Fork in C

Thursday, July 04, 2013 , 2 Comments

Did you try this program:

#include &ltstdio.h&gt
#include &ltsys/types.h&gt
#include &ltunistd.h&gt
int main(void)
int i;    
      for(i = 0; i < 2; i++)    
return 0;

How many dots will this program print.
If you analyse and count , you will come up with a total of 6 dots.
But in real after you execute you will see not 6 but 8 dots printed on the console.

The reason for this is :
So, at first, there is one process. That creates a second process, both of which print a dot and loop. On their second iteration, each creates another copy, so there are four processes print a dot, and then exit. So we can easily account for six dots, like you expect.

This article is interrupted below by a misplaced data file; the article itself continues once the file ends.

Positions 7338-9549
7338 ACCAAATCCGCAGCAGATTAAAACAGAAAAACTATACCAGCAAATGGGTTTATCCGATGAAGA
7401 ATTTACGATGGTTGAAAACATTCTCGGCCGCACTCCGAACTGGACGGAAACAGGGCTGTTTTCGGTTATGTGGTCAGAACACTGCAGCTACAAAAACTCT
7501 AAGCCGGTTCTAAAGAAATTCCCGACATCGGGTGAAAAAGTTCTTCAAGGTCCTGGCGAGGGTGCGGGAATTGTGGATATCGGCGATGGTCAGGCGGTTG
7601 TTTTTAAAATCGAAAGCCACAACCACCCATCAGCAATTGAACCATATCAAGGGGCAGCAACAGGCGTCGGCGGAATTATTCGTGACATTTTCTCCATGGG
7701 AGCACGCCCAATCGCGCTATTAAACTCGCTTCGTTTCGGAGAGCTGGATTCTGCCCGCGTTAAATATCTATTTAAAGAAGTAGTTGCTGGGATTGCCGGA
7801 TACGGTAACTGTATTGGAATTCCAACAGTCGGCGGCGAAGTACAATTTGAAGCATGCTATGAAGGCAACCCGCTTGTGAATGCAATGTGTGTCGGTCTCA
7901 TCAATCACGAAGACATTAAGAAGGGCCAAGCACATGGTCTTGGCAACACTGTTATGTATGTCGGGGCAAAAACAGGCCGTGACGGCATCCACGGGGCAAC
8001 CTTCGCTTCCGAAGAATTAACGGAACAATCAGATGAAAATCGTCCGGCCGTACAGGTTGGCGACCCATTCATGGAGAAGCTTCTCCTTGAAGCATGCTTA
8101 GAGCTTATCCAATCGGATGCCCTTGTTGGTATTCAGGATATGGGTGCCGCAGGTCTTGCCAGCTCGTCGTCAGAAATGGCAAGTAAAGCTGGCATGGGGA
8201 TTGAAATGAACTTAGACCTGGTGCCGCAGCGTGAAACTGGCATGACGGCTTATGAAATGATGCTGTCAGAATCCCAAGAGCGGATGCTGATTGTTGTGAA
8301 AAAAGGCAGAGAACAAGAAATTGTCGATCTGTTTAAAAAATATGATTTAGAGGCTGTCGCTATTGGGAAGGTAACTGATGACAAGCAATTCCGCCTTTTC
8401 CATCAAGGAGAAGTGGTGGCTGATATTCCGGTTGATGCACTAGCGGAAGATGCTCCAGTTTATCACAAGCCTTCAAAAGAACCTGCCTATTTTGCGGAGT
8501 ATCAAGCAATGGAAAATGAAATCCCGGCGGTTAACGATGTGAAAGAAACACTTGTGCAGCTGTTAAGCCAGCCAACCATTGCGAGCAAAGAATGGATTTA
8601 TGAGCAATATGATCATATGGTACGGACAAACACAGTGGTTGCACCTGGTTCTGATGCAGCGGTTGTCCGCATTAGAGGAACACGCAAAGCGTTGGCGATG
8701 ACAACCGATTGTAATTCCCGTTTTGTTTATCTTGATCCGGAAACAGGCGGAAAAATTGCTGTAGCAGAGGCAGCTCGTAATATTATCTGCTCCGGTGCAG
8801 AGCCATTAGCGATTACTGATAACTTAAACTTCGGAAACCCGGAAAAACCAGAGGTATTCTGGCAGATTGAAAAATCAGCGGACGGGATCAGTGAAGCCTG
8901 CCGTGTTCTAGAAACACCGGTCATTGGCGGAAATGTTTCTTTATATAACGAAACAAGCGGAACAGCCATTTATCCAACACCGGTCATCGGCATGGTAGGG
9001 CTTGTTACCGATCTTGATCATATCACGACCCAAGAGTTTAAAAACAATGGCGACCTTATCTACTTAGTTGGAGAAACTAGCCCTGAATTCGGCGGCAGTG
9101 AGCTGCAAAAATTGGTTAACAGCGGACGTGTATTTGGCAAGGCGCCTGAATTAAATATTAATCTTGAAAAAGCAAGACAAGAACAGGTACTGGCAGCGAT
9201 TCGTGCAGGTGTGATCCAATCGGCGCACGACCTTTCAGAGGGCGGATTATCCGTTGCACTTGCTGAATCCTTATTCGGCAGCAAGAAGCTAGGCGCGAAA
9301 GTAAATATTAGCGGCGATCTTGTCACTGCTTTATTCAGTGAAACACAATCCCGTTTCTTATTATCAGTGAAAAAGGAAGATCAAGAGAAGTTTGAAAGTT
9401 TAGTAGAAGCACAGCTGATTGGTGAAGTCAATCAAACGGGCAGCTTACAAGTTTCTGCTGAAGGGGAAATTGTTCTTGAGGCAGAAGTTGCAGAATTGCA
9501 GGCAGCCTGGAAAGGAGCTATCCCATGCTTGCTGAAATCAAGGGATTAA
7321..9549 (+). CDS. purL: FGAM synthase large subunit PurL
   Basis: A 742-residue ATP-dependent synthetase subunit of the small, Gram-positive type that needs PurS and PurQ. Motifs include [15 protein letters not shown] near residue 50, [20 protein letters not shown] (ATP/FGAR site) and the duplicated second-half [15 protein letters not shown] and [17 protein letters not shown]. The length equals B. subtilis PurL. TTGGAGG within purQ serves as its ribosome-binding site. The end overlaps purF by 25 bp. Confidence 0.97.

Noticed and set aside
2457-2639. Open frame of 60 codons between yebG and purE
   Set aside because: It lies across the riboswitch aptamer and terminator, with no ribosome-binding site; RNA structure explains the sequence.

However, what printf() really does is buffer its output. So the first dot from when there were only two processes does not appear when written. Those dots remain in the buffer—which is duplicated at fork(). It is not until the process is about to exit that the buffered dot appears. Four processes printing a buffered dot, plus the new one gives 8 dots.

If you wanted to avoid that behavior, call fflush(stdout); after printf().


  1. This comment has been removed by the author.

  2. I didn't still understand why it displays 8 dots rather than 6! Kindly help.